Understanding the Differences Between the Departure Inspection and the Buyer’s Inspection
A common challenge faced in the relocation industry is to understand, navigate & negotiate findings asserted by the ultimate purchaser of a property from that of the ERC Relocation Property Assessment performed on the same property.
To assist in better understanding why these differences may exist, FICS (fidelity Inspection Consulting Services) would like to offer the following insights to the relocation property assessment process.
The state Purpose of the ERC Relocation Property Assessment is described as:
- This assessment seeks to obtain an opinion based on a visual, non-invasive evaluation by a professional, whether the professional is a licensed engineer, a member of a national or state professional organization, or other qualified contractor.
- The service provider is to evaluate the home based on its “as is” condition, as of the date of the assessment.
Status definitions of the ERC Relocation Property Assessment are limited to:
- Acceptable: The item is performing its intended function as of the date of the assessment.
- Not Present: Does not exist.
- Not Assessed: Not assessed due to inaccessibility or seasonal impediment.
- Defective: Structurally unsound; unsafe or hazardous; inoperative.
Passage of Time
The property assessment does not make any forward looking or anticipatory statements, nor does it account for the period of occupancy between its completion and that of the buyer’s inspection. Commonly, the time period between these inspections may be short…however, the passing of the time has taken place & the environment/date/time/conditions are all different.
A house is an extremely complex structure with millions of interactive parts. These parts are continually in “ing” mode – performing, working, insulating, deflecting, heating, cooling, protecting, expanding, contracting, decomposing, hydrating, dehydrating….and on, and on. Numerous influencers to the physical characteristics of the house are continually at work: Electrical currents, combustion, energy transfer, climate & geological conditions, (Rain, Temperature, Soils) hydrostatic pressure, load / gravitational pressure…and on, and on.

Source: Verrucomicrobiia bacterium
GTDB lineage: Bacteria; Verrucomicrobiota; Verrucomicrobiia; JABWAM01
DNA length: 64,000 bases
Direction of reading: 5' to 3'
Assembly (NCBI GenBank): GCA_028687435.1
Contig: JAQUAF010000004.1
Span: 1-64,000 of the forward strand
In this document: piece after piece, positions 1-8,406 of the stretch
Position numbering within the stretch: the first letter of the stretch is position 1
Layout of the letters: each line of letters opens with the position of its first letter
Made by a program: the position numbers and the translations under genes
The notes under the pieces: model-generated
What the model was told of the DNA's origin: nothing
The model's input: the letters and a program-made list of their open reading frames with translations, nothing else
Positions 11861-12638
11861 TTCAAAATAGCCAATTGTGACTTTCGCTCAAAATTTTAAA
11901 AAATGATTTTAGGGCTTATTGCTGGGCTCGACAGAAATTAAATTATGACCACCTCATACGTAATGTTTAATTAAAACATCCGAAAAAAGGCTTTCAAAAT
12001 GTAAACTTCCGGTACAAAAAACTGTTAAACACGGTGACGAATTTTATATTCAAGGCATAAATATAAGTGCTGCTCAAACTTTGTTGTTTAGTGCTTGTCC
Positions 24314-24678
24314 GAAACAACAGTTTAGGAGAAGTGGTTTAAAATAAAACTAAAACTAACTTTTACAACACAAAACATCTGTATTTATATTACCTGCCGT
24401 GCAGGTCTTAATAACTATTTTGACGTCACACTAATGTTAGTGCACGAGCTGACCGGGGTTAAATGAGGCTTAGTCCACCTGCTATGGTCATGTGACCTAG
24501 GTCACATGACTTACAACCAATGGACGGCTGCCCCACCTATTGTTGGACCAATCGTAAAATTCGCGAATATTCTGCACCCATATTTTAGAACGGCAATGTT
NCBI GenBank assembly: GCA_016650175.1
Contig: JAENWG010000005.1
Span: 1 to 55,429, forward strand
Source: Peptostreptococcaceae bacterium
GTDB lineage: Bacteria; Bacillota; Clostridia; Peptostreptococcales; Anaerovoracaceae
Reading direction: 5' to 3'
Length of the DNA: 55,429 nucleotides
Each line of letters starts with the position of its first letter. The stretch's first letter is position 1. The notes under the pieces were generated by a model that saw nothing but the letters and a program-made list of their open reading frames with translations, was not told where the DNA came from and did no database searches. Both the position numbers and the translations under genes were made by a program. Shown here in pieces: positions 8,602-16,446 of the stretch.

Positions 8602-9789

Fundamental Differences Yielding Different Results
The Purpose of a typical buyer’s inspection is not subjected to the same limitations as those placed by the relocation industry as a whole. While some of these limitations are factually comparable, others are more obscure & implied.
Inherently in the relocation process, a desire for Transferee satisfaction with the assessment process and product exists, although the Transferee is not the consumer of the product. Communication during the assessment process is intentionally limited.
For an ultimate purchaser, their inspector is working solely in their interest and often with the intention of increasing negotiating leverage. High level communication is practiced as a rule & discussion on anticipatory are often had on site. Purchasers use the inspection process to plan for their future ownership at the property, and may ask for credits in lieu of repairs. Purchasers have the ability to do so without restriction. This is considered a viable negotiation tactic which is common to a US real estate transaction. Simply put: negotiate price, then negotiate inspection results. The leverage to the purchaser is compounded by the industry practice of disclosing assessment result to the marketplace.
Be Cautious of Scope Modification
Oftentimes, the scope of the ERC Property Assessment is enhanced by policy to include maintenance, cosmetic, minor repair items.
This approach is successful in mitigating some small element of risk, but may elevate transferee dissatisfaction, while a key fundamental exists regardless of assessment scope…
The Relocation Assessment process is preventative in nature and is utilized in risk prevention for contingency ownership, but a Purchaser Inspection is used for anticipated occupancy and living standard.
And the buyer will always want to feel as though they have “won”.
By Mark Gronke